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Glossary - Basic Electrical
 

 

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A B C D E F G H I J K L M N O P Q R S T U V W X Y Z

 

 

AIR CORE INDUCTOR
An inductor that uses air as the only care material.
 
ALTERNATING CURRENT
(AC)  current that periodically reverses direction as it flows.
 
AMPERE
The unit by which electrical current is measured.  One ampere, or amp, is defined as the flow of 6.28 x 1018 electrons past a given point in one second.
 
ARCING
Current flow through air, as can occur across an open switch.
 
ATOMS
Tiny units of matter that contain electrically charged particles.

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CAPACITANCE
The ability to store electrical energy.
 
CAPACITOR
A component used to control and/or increase the amount of capacitance in an electrical circuit.
 
CIRCUIT
A complete path for a current, including a voltage source and resistance.
 
CONDUCTOR
A material that offers very little resistance to electron flow.
 
CURRENT
The movement, or flow, of electrons in a circuit.
 
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DIRECT CURRENT
Current that flows in only one direction.
 
ELECTROMAGNETISM
Magnetism that is created by current flowing through a conductor.
 
ELECTRON
A negatively charged subatomic particle.
 
FRICTION
The rubbing of one material against another.

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INDUCTANCE
A physical property of all conductors that tends to oppose a change in current flow.
 
INDUCTION
The process that produces a voltage due to interaction of a conductor, a magnetic field, and relative motion between them.
 
INDUCTOR
A component specifically designed to increase the amount of inductance in a circuit.
 
INSULATOR
A material that offers a great deal of resistance to  electron flow.
 
OHM
The unit by which resistance is measured.  One ohm is defined as the resistance that allows one amp of current to flow in a circuit when there is one volt pushing the current.
 
OHM’S LAW
A statement of the relationship between current, voltage, and resistance in an electrical circuit: current equals voltage divided by resistance.
 
OPEN CIRCUIT
A circuit in which the resistance is so great that there is no current flow.
 
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PARALLEL CIRCUIT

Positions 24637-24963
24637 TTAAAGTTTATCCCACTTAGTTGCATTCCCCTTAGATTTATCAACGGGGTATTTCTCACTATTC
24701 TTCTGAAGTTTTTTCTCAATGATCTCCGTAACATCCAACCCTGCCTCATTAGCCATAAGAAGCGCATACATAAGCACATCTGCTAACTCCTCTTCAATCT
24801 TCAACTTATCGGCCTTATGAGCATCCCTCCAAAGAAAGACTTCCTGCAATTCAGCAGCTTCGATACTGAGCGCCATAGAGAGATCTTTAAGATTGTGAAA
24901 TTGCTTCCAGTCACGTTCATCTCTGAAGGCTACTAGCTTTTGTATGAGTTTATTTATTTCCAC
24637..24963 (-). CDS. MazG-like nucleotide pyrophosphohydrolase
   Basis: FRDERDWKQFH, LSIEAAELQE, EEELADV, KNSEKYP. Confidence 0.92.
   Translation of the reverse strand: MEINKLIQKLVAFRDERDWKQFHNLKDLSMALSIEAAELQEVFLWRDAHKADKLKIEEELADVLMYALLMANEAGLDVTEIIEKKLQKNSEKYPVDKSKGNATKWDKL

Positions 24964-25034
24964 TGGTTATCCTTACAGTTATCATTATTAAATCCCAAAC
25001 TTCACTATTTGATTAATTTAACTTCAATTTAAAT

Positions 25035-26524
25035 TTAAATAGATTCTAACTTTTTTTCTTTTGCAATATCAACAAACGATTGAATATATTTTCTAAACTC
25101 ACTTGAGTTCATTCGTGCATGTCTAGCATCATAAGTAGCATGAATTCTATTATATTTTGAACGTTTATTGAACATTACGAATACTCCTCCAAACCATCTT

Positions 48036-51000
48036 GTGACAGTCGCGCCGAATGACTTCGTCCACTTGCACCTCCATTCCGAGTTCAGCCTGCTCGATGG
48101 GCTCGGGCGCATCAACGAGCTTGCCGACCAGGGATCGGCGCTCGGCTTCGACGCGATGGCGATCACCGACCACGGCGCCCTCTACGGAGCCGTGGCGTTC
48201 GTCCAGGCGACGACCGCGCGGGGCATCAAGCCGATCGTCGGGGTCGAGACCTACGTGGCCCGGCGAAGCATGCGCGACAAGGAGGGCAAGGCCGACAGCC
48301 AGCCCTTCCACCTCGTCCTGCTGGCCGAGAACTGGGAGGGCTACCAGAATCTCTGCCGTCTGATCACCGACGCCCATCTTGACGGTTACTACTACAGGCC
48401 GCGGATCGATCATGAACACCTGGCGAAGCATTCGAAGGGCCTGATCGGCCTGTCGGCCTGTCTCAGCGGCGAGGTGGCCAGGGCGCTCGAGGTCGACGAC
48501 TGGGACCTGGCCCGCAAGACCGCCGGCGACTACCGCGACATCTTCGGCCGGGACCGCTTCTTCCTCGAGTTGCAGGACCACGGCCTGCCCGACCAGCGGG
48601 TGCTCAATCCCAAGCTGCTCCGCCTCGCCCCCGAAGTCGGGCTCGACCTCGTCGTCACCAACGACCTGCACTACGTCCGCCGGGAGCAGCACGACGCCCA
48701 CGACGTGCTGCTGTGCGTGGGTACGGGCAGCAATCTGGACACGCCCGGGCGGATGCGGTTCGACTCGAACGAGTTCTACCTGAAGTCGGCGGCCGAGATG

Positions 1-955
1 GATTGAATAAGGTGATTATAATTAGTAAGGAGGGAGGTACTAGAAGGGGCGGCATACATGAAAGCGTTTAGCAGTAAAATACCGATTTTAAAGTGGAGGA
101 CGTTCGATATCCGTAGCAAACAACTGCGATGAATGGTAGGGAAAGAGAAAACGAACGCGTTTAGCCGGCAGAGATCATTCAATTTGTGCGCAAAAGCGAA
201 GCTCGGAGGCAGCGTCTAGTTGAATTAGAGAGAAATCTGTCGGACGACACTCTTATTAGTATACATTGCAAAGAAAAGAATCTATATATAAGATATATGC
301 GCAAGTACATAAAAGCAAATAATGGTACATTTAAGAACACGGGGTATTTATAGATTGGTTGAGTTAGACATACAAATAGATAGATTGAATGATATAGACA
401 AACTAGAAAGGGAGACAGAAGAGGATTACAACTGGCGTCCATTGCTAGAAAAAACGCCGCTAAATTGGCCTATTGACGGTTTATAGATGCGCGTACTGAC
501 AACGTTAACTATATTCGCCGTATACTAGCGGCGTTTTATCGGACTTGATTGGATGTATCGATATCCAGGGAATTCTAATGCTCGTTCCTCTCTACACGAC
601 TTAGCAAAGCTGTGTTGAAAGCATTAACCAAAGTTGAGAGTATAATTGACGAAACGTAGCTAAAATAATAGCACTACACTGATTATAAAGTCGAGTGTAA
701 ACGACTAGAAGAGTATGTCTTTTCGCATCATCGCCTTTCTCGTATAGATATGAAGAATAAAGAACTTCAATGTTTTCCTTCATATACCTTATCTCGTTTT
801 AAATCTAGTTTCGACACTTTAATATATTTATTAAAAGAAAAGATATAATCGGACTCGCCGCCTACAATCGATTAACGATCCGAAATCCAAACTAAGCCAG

A circuit containing two or more parallel paths through which current can flow.
 
POWER
The rate at which work is done.  Power is calculated by multiplying current times voltage.
 
PROTON
A positively charged subatomic particle.
 
RESISTANCE
An electrical property that opposes the flow of current through a circuit.
 
RESISTOR
A component that is put into a circuit to reduce current flow.
 
SELF-INDUCTION
A type of induction that occurs within a single conductor; it occurs when a change in the electromagnetic field around a conductor induces a voltage in that conductor.
 
SERIES CIRCUIT
A circuit that contains a single path for current to follow.  The component in a series circuit are connected end to end.
 
SHORT CIRCUIT
A circuit in which the resistance drops to almost zero and current reaches its maximum value.
 
STEP-DOWN TRANSFORMER
A transformer that decreases voltage.
 
STEP-UP TRANSFORMER
A transformer that increases voltage.

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TRANSFORMER
A component used to change AC voltage to meet specific requirements.
 
VOLT
The unit by which voltage is measured.  One volt is defined as the voltage necessary to drive a current of one ampere through a resistance of one ohm.
 
VOLTAGE
The driving force that makes electrons flow.
 
VOLTAGE DROP
The amount of voltage across a resistor in an electrical circuit.
 
WATT
The unit by which electric power is measured.  The amount of power produced when one volt causes one ampere of current to flow.
 
WATT-HOUR
The basic unit used to measure electrical energy.  Watt-hours are determined by multiplying power by time.  One watt-hour is the amount of energy used when one watt of power is delivered to an electrical device for one hour.

 

 
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